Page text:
Draymond Green remains unapologetic in statement on Kevin Durant dispute

Golden State Warriors teammates Kevin Durant and Draymond Green don’t always agree on everything. (Getty Images)
Golden State Warriors teammates Kevin Durant and Draymond Green don’t always agree on everything. (Getty Images)

After walking and talking side by side with Kevin Durant entering Thursday’s shootaround, Draymond Green addressed the on-court argument that spilled onto the bench and into the locker room two nights earlier, ultimately resulting in a one-game suspension for conduct detrimental to the team.

Green was unapologetic and defiant in a statement that lasted more than two minutes.

Green declared, “I’m never going to change.” He vowed that his dispute with Durant will not impact the team’s success, and he issued his support to anybody who might leave the organization in the future.

“I’ve read a lot about, Oh, is this the end of the run? Or is it over? Or did I ruin it? Or did I force Kevin to leave?” Green said, declining to take questions. “You know, at the end of the day, as I’ve said before, whatever Kevin decides to do, whatever Klay [Thompson] decides to do, we had great years together.”

That’s quite the statement from the emotional leader of a team trying to win its third straight NBA championship. You hate to read too much into Green’s statement some eight months before Durant and Thompson enter free agency, but it sure sounded as if the three-time All-Star was coming to terms with this being the beginning of the end.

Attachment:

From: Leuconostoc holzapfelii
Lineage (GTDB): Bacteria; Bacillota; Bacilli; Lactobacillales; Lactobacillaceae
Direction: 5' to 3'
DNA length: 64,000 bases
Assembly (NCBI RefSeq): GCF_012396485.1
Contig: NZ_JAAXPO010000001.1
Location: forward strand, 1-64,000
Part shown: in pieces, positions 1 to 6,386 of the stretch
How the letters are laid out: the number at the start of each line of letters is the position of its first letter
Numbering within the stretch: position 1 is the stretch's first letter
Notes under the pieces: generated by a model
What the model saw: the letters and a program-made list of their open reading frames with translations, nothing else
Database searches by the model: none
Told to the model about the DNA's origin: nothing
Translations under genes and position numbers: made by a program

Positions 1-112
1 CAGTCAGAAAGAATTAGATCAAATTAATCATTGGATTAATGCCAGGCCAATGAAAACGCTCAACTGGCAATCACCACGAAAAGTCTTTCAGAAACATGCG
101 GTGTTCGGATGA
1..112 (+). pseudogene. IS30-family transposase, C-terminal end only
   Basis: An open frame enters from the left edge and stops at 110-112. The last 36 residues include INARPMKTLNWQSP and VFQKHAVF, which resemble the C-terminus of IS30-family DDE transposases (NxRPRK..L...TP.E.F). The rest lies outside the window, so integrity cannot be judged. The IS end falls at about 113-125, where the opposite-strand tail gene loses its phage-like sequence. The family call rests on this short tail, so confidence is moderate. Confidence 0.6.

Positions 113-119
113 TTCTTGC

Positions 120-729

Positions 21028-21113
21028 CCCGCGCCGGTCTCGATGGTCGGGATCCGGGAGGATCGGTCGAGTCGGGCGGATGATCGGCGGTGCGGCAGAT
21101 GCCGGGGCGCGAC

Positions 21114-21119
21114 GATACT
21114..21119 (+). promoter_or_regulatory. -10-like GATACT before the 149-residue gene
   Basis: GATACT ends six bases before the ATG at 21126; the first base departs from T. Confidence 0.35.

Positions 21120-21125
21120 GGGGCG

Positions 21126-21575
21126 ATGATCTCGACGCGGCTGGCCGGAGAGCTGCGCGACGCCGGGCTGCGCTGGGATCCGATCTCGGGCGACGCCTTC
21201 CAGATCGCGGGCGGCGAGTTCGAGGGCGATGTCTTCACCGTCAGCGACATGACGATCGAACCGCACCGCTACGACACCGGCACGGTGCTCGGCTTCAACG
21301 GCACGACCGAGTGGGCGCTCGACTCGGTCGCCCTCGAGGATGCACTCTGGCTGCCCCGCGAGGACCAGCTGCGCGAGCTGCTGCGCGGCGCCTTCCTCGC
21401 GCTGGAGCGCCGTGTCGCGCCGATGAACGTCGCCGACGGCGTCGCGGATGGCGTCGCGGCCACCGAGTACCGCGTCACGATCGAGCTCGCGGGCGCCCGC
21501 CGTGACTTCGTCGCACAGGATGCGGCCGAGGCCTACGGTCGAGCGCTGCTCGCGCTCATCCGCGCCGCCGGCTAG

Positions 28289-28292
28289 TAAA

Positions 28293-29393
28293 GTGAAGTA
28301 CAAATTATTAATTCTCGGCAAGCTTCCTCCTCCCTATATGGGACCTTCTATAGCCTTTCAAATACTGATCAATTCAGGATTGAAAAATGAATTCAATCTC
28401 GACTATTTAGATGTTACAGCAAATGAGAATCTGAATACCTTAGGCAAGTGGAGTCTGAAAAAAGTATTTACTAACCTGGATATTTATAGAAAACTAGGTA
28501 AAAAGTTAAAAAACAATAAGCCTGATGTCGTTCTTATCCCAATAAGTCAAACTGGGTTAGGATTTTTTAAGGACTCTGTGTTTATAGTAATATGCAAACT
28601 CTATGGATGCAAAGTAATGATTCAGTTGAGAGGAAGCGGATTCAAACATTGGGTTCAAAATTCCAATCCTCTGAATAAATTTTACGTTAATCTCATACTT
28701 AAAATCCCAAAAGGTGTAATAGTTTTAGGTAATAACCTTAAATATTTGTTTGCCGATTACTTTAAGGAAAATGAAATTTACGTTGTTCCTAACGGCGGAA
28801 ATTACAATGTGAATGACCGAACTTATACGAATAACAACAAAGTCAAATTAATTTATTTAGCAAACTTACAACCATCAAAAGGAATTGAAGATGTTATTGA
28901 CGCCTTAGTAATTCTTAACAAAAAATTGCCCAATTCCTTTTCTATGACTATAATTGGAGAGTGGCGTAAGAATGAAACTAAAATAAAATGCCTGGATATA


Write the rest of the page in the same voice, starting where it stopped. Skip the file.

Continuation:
Things can change, obviously, as it took less than 24 hours for this to reach DEFCON alert status. Green did say that he had spoken to Durant and the two are “moving forward.” He took some ownership of his actions, suggesting his emotions got the best of him and didn’t work in his favor. If he and Durant are going to patch their relationship, that’s a good place to start. However, by immediately following those sentiments with a vow never to change, it seems only a matter of time before they clash again.

Green repeatedly called Durant “a bitch,” per our own Chris Haynes, and accused his teammate of using his impending free agency to make this season — one in which the Warriors are trying to become the first team since Kobe Bryant and Shaquille O’Neal’s Los Angeles Lakers to three-peat — all about himself. (For what it’s worth, Warriors teammate Andre Iguodala compared Shaq and Kobe’s feud to the one between Durant and Green, telling reporters, “Shaq and Kobe ain’t like each other.”)

Durant left Monday night’s game without speaking to the media, and when facing reporters on Tuesday night, he offered only terse responses about the dust-up, discarding a question about his friendship with Green by saying, “I don’t really think that even matters at this point right now.”

That was followed by Durant’s brother posting and deleting this statement:

There are deeper issues than the argument over who should have taken possession on the final play of regulation in a mid-November game against the Los Angeles Clippers, and they won’t be resolved by one civil conversation on the way into shootaround. Whether or not Green’s statement to the media was the first step toward patching their fractured relationship remains to be seen.

As for his relationship with management after the team made a public showing of his suspension, a punishment that reportedly took Green by surprise, he refused to take questions on that subject.

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Ben Rohrbach is a staff writer for Yahoo Sports. Have a tip? Email him at rohrbach_ben@yahoo.com or follow him on Twitter!

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